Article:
ODZ SkillZ and DrillZ Ride – summary for October 26

ODZ SkillZ and DrillZ Ride – summary for October 26

Note from Zwift Insider editor Eric Schlange:

Team ODZ’s weekly “SkillZ and DrillZ” is an effective way to build the fitness and skills needed to race well on Zwift. Of course, the fitness transfers to real-life riding, as will your improved understanding of paceline riding, initiating and covering attacks, how to bridge, sprinting and climbing techniques, and more.

The rides happen each Wednesday at 6:30PM EST, and uses Discord to enhance the experience. Learn more >

Ride leader and coach Ian Murray has agreed to post a follow-up summary each week for the edification of Zwift Insidergers. Enjoy!

odz-logoFor those who couldn’t make it and those that weren’t on Discord, we had a fun SkillZ and DrillZ Ride with about 25 or so riders. Today’s lesson was on attacking, one of my favorite things to do.

After a brief warm-up, Frank Soltiz demonstrated a short, but fierce attack. The purpose behind the demonstration was to show two things. First, Zwift gives us a visual cue of an attack (the w/kg going orange), and second, what happens if you don’t respond quickly. Franks’s 20-second attack gave him a 10-second advantage, leaving the chasers a lot of work to do to pull him back. Despite his dropping the effort after the attack, we still had to go harder for longer because we didn’t respond right away.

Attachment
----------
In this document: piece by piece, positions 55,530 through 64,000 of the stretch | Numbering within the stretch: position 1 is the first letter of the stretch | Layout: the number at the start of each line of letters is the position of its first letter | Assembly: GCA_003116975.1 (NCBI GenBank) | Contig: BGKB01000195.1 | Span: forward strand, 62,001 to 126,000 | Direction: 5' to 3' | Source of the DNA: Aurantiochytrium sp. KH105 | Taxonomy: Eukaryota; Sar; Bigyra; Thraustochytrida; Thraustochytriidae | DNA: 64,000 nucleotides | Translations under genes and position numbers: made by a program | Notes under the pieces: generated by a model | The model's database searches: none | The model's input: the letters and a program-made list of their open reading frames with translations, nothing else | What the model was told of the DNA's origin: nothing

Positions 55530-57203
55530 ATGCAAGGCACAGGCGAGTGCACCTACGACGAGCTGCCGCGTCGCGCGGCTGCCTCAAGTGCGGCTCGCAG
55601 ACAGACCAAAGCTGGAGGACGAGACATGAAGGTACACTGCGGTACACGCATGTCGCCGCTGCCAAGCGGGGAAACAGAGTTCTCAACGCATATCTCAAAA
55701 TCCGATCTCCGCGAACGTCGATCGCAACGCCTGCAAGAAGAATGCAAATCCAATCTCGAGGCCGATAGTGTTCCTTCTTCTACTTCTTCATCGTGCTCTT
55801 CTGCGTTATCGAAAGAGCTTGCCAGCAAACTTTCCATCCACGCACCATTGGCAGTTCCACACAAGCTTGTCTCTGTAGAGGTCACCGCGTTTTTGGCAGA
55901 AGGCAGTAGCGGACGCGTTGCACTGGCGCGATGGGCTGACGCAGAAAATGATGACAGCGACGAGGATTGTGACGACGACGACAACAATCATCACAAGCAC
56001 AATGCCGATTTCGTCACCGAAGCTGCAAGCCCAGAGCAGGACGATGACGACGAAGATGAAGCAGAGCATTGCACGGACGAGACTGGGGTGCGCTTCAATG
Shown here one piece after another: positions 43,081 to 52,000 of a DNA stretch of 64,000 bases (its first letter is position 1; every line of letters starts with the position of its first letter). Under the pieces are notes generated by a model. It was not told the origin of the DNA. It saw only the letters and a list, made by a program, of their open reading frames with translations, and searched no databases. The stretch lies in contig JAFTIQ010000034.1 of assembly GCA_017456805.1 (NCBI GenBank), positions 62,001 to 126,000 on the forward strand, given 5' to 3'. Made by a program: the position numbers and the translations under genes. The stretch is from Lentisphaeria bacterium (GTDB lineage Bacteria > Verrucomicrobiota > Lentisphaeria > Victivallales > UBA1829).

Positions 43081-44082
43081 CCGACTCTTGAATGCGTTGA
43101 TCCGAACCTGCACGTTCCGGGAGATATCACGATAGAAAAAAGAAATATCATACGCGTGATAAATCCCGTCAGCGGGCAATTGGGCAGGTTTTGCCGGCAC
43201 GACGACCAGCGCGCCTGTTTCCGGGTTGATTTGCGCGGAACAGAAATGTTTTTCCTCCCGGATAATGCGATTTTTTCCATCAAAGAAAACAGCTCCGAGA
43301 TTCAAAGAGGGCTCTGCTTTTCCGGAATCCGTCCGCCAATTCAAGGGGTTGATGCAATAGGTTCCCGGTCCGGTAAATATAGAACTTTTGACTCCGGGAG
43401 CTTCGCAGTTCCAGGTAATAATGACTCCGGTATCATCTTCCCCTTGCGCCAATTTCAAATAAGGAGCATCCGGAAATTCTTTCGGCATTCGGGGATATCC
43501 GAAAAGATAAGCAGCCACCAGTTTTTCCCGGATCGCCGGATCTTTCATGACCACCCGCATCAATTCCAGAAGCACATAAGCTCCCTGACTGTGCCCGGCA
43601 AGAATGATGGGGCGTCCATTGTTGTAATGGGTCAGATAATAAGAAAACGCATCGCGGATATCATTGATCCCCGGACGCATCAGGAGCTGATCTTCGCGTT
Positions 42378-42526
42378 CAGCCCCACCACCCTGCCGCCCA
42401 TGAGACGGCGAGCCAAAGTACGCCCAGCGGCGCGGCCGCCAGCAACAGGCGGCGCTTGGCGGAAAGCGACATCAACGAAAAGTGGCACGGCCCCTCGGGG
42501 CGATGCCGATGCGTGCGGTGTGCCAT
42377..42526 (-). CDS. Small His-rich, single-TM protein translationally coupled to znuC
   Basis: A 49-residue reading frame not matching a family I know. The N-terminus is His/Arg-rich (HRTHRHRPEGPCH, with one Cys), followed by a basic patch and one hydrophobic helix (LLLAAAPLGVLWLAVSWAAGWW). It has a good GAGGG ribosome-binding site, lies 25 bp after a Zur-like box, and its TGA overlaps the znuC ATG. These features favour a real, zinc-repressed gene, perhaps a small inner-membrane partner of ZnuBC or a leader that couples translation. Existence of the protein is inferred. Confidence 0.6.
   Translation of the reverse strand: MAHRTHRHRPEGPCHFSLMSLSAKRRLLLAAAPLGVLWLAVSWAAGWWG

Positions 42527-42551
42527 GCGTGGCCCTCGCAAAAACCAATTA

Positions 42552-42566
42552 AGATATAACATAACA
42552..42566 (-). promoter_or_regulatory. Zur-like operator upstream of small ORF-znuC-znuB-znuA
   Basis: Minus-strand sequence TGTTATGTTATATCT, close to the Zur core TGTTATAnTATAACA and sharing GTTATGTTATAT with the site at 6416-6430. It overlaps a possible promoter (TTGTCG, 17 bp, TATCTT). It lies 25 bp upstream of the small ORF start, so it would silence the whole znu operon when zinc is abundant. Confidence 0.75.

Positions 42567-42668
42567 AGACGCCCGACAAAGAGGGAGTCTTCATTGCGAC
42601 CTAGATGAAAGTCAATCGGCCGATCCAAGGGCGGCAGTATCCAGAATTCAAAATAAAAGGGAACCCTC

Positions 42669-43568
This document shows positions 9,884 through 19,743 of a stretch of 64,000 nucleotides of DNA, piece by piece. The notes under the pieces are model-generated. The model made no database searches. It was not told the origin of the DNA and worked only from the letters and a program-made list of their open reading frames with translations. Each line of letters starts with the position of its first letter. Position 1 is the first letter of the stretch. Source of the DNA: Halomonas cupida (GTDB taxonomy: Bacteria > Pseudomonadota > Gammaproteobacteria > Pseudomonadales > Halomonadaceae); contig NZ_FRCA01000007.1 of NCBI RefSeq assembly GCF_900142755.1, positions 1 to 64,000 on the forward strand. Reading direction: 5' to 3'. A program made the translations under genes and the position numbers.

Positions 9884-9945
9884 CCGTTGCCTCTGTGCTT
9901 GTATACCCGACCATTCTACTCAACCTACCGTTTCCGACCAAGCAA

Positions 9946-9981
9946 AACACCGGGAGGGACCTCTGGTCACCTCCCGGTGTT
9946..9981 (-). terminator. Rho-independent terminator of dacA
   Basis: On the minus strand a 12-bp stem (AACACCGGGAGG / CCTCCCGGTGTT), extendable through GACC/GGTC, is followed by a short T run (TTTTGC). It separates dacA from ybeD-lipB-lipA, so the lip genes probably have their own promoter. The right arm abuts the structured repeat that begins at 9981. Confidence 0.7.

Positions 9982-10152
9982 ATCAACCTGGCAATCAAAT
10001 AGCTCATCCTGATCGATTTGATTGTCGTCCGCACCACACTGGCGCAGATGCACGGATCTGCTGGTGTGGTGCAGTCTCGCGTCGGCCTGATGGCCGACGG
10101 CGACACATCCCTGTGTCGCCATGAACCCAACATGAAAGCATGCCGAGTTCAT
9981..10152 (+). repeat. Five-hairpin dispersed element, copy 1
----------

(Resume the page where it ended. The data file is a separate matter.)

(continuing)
We repeated the exercise a few times with different attackers until everyone was starting to identify and cover the attacks quickly. We then transitioned to covering the attack and counterattack, stressing the importance of always keeping alert. As part of the counterattack drill, we discussed how to time the counterattack, or “going over the top.” We identified two prime times:

  • immediately upon reaching the original attacker and covering the first move or
  • waiting for the brief lull in the action, and hitting the group right then, taking advantage of others trying to catch a breath.

We finished off the hour by covering multiple attacks from one rider. During the last lap, I took the role of attacker and launched a handful of attacks from various positions in our peloton, sometimes multiple attacks in a row. By the end, everyone seemed to grasp the need for attentiveness and how to cover an attack.

One of our focus areas that we still need to practice is keeping the attacker on the front once he/she is caught unless you plan to counterattack immediately. Remember, if someone attacks, and you cover the move without counterattacking, keep the original attacker on the front to keep them from recovering and attacking again before you can recover from covering the attack. The last thing you want is to go right back into the red if you don’t have to do so. Just think of it as punishing the original attacker for his/her insolent behavior.

That’s all from this week. Thanks to those who participated. See you next week, and don’t forget to check out www.teamodz.com for information on how to get on discord for SDR.


About The Author

Ian Murray

As a cyclist and triathlete for the last 16 years and a coach for the past 6, Ian has competed at national and world championship endurance sports events and served as a loyal domestique on cycling teams in both the US and Latin America. Ian is the owner of Evil Elf Racing Endurance Sports Coaching and of The Endurance Lab, and is a member of Team ODZ on Zwift. Follow on Strava

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